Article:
Important Changes to Student Financial Aid Programs

Important Changes to Student Financial Aid Programs


The Free Application for Federal Student Aid (FAFSA) is changing beginning with the 2017-2018 award year. Most importantly, the 2017-2018 FAFSA will be available three months earlier than in past years. This means students will be able to complete their 2017-2018 FAFSA on October 1, 2016 for the 2017-2018 award year. This is a change from the traditional January 1st begin date.

Another big change for students is that they will no longer have to use estimated tax information in order to complete their FAFSA. Starting with the 2017-2018 FAFSA, income information will be based on what is referred to as “prior-prior” year income. For students and their families this means they will be using income from 2015 instead of using 2016 estimated income and having to return to the FAFSA to update their information when taxes are filed.

Federal Pell Grant Program - Duration of Eligibility

Once you have received a Pell Grant for 12 semesters (full-time), or the equivalent, you are no longer eligible for additional Pell Grants.

  • You are eligible to receive a Pell Grant for up to 12 semesters or the equivalent. If you have exceeded the 12-semester maximum, you lose eligibility for additional Pell Grants. Equivalency is calculated by adding together the percentage of your Pell eligibility that you received each year to determine whether the total amount exceeds 600%.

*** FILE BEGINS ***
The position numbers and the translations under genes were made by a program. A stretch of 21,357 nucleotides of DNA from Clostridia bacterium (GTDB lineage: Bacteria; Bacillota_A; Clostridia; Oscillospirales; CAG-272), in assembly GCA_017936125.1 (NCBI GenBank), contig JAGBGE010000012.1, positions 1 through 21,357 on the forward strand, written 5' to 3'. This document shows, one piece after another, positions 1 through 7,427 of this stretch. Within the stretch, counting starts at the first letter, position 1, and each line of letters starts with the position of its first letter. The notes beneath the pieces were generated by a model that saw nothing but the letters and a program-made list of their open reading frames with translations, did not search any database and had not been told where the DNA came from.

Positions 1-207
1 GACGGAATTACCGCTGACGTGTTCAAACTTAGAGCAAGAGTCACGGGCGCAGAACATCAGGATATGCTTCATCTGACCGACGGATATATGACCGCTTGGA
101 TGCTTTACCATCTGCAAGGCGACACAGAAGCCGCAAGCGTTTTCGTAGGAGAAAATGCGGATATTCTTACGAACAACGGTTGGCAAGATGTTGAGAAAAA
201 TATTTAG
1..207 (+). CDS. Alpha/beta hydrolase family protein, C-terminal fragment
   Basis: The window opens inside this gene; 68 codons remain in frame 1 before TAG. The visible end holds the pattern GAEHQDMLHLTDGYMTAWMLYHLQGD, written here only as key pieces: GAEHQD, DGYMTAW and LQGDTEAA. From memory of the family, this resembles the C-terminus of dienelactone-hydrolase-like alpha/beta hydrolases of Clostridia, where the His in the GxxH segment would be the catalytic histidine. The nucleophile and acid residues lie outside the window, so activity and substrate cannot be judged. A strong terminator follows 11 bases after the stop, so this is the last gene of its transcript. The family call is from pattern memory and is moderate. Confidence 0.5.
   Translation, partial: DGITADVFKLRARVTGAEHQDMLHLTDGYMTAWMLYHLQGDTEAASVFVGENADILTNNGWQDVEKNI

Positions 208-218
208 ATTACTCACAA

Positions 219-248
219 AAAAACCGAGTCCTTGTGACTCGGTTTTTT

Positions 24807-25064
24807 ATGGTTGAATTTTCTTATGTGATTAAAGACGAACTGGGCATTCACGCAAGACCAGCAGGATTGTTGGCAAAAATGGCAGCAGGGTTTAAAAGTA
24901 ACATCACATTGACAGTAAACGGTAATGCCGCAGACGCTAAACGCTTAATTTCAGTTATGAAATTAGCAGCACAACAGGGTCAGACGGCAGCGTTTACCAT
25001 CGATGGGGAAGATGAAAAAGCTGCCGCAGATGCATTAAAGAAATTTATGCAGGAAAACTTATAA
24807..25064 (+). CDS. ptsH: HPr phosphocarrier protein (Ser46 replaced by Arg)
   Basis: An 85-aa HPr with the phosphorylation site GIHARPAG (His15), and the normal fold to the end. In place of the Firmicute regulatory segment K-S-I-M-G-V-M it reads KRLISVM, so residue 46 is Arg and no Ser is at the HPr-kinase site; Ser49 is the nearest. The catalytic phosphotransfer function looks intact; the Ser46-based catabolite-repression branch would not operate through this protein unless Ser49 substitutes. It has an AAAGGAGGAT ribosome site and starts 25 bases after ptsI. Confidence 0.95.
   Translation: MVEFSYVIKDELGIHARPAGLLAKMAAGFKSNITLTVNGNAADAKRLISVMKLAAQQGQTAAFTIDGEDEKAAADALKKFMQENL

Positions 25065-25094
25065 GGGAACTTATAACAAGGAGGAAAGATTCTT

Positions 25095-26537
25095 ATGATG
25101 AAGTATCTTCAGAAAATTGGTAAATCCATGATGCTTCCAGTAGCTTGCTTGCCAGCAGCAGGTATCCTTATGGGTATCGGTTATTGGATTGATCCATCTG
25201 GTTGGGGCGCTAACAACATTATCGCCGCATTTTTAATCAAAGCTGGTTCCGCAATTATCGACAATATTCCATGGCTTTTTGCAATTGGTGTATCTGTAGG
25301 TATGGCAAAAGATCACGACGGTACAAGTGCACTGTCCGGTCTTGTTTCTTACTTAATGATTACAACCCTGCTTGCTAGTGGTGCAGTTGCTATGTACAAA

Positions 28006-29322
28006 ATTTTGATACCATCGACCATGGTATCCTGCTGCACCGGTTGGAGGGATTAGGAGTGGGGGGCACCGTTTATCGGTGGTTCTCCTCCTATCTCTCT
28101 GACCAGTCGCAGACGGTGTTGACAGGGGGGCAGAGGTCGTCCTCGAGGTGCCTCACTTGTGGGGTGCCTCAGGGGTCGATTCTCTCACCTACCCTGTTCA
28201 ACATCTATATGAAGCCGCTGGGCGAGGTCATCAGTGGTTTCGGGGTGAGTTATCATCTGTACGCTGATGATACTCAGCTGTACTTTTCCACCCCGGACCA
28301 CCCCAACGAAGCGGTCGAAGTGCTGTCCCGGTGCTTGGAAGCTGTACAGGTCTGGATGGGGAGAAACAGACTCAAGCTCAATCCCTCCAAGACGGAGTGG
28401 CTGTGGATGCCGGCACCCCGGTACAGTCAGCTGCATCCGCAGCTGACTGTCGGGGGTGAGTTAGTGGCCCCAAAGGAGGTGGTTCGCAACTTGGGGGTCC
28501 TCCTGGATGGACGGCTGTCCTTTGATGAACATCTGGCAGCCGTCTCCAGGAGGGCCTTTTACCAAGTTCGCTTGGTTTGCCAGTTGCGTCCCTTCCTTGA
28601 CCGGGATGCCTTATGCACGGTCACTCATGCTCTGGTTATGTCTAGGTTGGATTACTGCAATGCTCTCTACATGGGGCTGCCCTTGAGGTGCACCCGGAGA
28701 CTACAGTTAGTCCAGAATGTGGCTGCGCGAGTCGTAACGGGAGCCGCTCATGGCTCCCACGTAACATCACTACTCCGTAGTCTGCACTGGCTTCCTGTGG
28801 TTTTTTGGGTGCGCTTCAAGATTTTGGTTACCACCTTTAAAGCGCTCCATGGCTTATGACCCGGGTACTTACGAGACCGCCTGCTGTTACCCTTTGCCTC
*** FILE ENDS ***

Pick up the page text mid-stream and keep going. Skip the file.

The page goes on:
• For example, if your maximum Pell Grant award amount for the 2011-2012 school year was $5,550, but you only receive $2,775 because you were only enrolled for one semester, you would have used 50% of your maximum award for that year. If in the following school year, you were enrolled only three-quarter time, you would have used 75% of your maximum award for that year. Together, you would have received 125% out of the total 600% lifetime limit.
  • Learn more about the Pell Grant limit.

Federal Direct Student Loan Subsidies - New Borrowers

Effective July 1, 2013, the Direct Loan interest subsidy will be limited for new borrowers.

  • The new limitation impacts only new borrowers -defined as a student with no outstanding Direct Loan balance as of 7-1-2013.
  • The law restricts the period of time for which a new borrower may receive subsidized loans, in the aggregate, to 150 percent of the published length of the student's current educational program.
  • Once a student reaches that limit, he or she can only borrow an unsubsidized loan, and interest begins to accrue on the student's outstanding subsidized loans.
  • While new borrowers will not see the effect of the subsidy limit until a minimum of 150 percent of his or her published program length has elapsed, it is important to understand that academic progress will be tied to the cost of borrowing student loans.